While DietsInReview’s primary focus is weight loss, disease prevention and overall health and wellness, we are also concerned about the health impact of poverty and malnutrition. Obesity may be a major problem in the United States and most of the developed world, but many developing nations struggle with nutritional deficiencies as a result of an insufficient food supply and poverty. Nutrition, health and health care, social justice, disease, and so many other concerns are wrapped up with poverty. It can be an overwhelming and cyclical problem.
The Girl Effect aims to improve poverty, disease, war, social inequality, and the world’s economy by educating girls in the developing world. It may sound idealistic, but there is much research behind the hypothesis that when girls are given any additional education, they are less likely to marry early, have children early, die from childbirth, contract HIV, and live in poverty. The Girl Effect also recognizes the different impact that women have on children and families versus men. According to The Girl Effect Fact Sheet women reinvest 90 percent of their income into their families, while men only reinvest 30 to 40 percent. That means that educating a young girl and giving her the opportunity to earn an income is at least 50 percent more likely to reduce poverty in her family than if a young boy was given additional educational opportunities. Women can make powerful changes when given the opportunity.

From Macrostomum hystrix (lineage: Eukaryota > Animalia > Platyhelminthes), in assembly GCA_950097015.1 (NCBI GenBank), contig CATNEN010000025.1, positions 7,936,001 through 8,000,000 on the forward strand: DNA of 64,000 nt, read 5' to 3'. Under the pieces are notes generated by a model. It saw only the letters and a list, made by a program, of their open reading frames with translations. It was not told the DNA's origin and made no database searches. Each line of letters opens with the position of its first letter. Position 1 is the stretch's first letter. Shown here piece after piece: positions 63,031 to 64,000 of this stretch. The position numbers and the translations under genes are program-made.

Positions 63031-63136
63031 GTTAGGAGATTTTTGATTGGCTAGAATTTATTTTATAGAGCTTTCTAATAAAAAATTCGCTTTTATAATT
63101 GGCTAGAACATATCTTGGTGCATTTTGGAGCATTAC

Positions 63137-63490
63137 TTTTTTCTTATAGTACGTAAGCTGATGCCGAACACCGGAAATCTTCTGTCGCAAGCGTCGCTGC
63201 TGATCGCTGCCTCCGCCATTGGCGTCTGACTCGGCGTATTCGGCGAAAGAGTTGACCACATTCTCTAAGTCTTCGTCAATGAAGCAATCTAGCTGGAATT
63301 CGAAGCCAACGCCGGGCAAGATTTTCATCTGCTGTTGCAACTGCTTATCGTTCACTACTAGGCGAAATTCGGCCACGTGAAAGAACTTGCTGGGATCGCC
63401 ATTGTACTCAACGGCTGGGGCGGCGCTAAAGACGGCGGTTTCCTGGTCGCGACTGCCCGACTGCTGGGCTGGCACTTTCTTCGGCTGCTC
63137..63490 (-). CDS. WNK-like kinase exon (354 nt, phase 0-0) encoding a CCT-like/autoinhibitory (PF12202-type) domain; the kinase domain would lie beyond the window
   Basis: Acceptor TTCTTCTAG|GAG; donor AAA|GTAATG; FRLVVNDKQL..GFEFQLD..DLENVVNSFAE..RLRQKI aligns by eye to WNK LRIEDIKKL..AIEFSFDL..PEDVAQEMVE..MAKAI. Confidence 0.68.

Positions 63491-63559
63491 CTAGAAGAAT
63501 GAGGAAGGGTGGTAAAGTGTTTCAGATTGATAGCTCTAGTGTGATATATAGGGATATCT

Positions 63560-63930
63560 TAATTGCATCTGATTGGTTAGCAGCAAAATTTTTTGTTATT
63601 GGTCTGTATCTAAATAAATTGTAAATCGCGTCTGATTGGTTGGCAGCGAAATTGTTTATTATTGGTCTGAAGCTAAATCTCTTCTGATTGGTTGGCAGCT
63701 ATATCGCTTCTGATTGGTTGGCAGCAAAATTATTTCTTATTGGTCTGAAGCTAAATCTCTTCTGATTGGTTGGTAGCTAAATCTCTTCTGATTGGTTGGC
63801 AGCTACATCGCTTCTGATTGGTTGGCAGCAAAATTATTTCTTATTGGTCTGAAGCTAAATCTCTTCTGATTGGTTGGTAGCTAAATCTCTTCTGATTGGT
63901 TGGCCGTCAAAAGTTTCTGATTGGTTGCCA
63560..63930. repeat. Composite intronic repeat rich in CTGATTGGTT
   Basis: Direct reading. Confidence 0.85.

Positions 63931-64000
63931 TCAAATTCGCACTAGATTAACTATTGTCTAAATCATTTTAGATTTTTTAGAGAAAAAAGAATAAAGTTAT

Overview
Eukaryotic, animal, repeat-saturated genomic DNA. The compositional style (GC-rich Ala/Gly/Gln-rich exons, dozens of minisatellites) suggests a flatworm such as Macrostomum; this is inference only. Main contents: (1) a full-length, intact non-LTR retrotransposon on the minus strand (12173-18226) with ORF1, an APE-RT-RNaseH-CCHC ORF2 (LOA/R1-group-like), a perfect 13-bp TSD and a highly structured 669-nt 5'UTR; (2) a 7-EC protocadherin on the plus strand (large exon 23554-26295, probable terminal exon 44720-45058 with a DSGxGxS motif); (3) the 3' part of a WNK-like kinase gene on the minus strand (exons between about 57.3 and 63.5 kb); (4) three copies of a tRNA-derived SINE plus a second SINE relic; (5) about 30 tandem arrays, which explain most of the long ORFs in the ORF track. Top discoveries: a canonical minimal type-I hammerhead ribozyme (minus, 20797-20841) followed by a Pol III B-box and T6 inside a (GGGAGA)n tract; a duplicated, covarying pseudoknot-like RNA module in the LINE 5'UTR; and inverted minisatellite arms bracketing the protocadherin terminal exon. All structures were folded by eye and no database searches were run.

The Girl Effect, created by the Nike Foundation with support from the NoVo Foundation and Nike, Inc., who brought us the “If You Let Me Play” campaign 15 years ago, encourages advocating for educating girls in developing nations, which they believe can have a snowball effect on those girls, their families and children, their towns and villages, and eventually the entire world. The Girl Effect advocates for social movement and wide-spread change based on research and a singular focus – education. The videos are powerful. The research is staggering. I encourage you to check out The Girl Effect and see how you can help.
November 15th, 2010